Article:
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A guide to acids in skin care (and why you can’t count hyaluronic acid among them!)

  • To understand why and how are acids used in skincare, first, we have to understand what is an acid.
  • The word acid is derived from the Latin acidus/acēre, meaning ‘sour’. Think lemonade, a solution of citric acid in water (plus other chemicals).
  • A useful definition of acid: a molecule or ion capable of donating a proton (H+).
  • When dissolved in water, am acid will give a solution with a sour taste, and react with bases (like sodium hydroxide) and certain metals to form salts. An aqueous solution of an acid has a pH lower than 7. A lower pH means higher acidity and has a higher concentration of free protons.
  • Common acids include hydrochloric acid (found in the stomach), acetic acid (vinegar is a dilute aqueous solution of this liquid), and citric acid (found in citrus fruits). As these examples show, acids (in the colloquial sense) can be solutions or pure substances and can be derived from acids that are solids, liquids, or gases.

Strong acids vs. weak acids

Hydrochloric acid sulfuric acids are strong acids because they completely dissociate in water. A small concentration of a strong acid will give great acidity and low pH.

Weak acids have a lower tendency to release their protons, how big (or small) is this tendency, plus their concentration will determine the pH of the solution. The tendency to dissociate is quantified by a pK, the pH at which the acid donates half its protons.

Some weak acids have more than one proton to donate, so they have more than one pK.

A weak acid, just like a strong acid, will become a salt as we continue to add a base like sodium hydroxide. If you keep adding a base, the acid will continue to lose protons and eventually will become the salt of the acid we started with. It has been neutralized. No more protons to donate, no more acidity to give out. The skincare industry takes advantage of this fact: in the ingredient list, you will find the acid and the base. You may think that the product is acidic but it may not be, depending on how much of each ingredient was added. Do you really think that peel contains 15% lactic acid? Not really, it may be just sodium (or potassium) lactate. Look for sodium hydroxide or potassium hydroxide (or a similar base) in the ingredient list.

You can determine the pH of a product you bought using some pH paper. This is the same method used to measure the pH of a swimming pool or fish tank. Different pH papers will turn a different color (look at the box for guidance) depending on the acidity of the aqueous solution.

Acids in skincare

Some acids are used because of their activity, like alpha-lipoic acid (will discuss it in a coming blog post) or their structure, like hyaluronic acid, these are weak acids and can be used as acids or their salts but the acidity will not matter much for activity and don’t expect acidity from a product that contains hyaluronic acid or alpha-lipoic acid.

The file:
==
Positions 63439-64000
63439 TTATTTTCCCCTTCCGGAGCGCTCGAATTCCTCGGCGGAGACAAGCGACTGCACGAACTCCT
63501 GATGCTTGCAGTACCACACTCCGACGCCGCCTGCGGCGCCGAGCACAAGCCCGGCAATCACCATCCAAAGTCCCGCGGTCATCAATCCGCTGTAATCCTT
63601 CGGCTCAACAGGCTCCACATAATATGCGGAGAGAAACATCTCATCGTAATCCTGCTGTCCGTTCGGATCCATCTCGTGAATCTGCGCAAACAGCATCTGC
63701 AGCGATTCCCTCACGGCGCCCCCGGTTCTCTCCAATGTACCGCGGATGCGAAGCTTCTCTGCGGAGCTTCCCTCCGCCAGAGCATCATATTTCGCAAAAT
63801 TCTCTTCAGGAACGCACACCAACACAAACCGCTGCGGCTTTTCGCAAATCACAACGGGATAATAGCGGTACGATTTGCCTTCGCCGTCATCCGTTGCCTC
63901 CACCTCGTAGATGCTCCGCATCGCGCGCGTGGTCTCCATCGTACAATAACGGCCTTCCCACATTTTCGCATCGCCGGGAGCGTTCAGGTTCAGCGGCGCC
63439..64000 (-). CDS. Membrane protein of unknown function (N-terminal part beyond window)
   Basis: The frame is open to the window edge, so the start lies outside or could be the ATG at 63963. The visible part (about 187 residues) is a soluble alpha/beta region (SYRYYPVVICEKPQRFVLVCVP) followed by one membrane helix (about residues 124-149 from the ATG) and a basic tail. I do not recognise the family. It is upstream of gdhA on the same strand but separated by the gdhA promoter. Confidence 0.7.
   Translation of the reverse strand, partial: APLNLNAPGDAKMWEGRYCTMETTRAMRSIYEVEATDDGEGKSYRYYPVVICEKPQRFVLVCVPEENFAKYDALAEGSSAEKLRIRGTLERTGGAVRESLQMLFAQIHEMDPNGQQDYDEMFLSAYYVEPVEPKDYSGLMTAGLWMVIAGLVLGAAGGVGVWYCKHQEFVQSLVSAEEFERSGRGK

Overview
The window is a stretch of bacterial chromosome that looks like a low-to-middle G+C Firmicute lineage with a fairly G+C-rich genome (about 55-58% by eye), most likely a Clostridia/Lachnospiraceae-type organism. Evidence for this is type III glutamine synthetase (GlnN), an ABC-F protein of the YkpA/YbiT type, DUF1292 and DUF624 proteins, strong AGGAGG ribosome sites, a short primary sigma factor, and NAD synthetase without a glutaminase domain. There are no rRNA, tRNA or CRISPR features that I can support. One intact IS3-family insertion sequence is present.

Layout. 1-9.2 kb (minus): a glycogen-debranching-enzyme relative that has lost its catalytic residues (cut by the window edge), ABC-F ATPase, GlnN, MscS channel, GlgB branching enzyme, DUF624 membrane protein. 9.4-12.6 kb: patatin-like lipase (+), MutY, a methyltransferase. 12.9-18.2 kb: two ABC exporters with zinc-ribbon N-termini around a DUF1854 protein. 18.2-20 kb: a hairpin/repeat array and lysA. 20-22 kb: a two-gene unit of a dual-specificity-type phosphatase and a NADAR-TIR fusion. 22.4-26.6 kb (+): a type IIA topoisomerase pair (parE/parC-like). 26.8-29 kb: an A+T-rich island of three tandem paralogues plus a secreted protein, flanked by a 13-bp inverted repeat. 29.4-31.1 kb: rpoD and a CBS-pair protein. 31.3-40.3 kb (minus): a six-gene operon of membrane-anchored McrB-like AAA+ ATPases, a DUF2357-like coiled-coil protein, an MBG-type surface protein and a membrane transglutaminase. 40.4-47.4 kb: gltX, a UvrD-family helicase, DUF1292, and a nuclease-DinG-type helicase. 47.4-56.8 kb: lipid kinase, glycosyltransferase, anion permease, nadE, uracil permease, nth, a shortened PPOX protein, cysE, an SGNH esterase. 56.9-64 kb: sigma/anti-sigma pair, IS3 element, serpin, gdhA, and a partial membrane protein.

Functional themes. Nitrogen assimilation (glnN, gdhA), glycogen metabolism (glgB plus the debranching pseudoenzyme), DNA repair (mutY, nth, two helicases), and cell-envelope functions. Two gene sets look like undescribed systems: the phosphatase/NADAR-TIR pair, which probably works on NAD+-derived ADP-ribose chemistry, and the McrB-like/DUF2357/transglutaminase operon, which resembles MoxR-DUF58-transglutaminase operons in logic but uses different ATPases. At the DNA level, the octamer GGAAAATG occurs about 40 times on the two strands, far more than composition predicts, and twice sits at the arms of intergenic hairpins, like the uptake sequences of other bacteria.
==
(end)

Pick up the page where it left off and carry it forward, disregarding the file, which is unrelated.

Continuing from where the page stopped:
Other acids are used in skin care products because they are acids, i.e. they give their protons to the aqueous medium, acidifying it.  Acid solutions can be used as  “chemical peels,” break down the proteins in the most external layers of the skin when used with caution (if used without great caution, they will burn the skin).

At Skin Actives, we have products that are mild chemical peels, like our Alpha-Beta Exfoliant. You can use it on face, décolleté, and hands without problems. It will provide an invisible peel, and you will have satisfyingly smooth skin without downtime or visible peeling. Mild does not mean innocuous, pay attention to the use instructions because time is of the essence. Don’t leave it on for too long and remove it by rinsing with lots of water if your skin feels uncomfortable.

If you are looking for something even milder, our Vitamin C Serum, with its low pH, will leave your skin feeling smooth without downtime or visible peeling. Agian, pay attention at the time and how your skin is feeling.

Making the best use of a chemical peel

Removing a very superficial layer of the epidermis will improve the permeability (decrease effectiveness of the skin barrier). After rinsing very well, use this opportunity to replenish nutrients and encourage your skin cells to actively divide and synthesize proteins and polysaccharides that will improve your skin functions and looks.

Remember that excess exfoliation is a sure path to sensitive skin. Don’t do it!


Claims on this page have not been evaluated by the FDA and are not intended to diagnose, cure, treat or prevent any disease.



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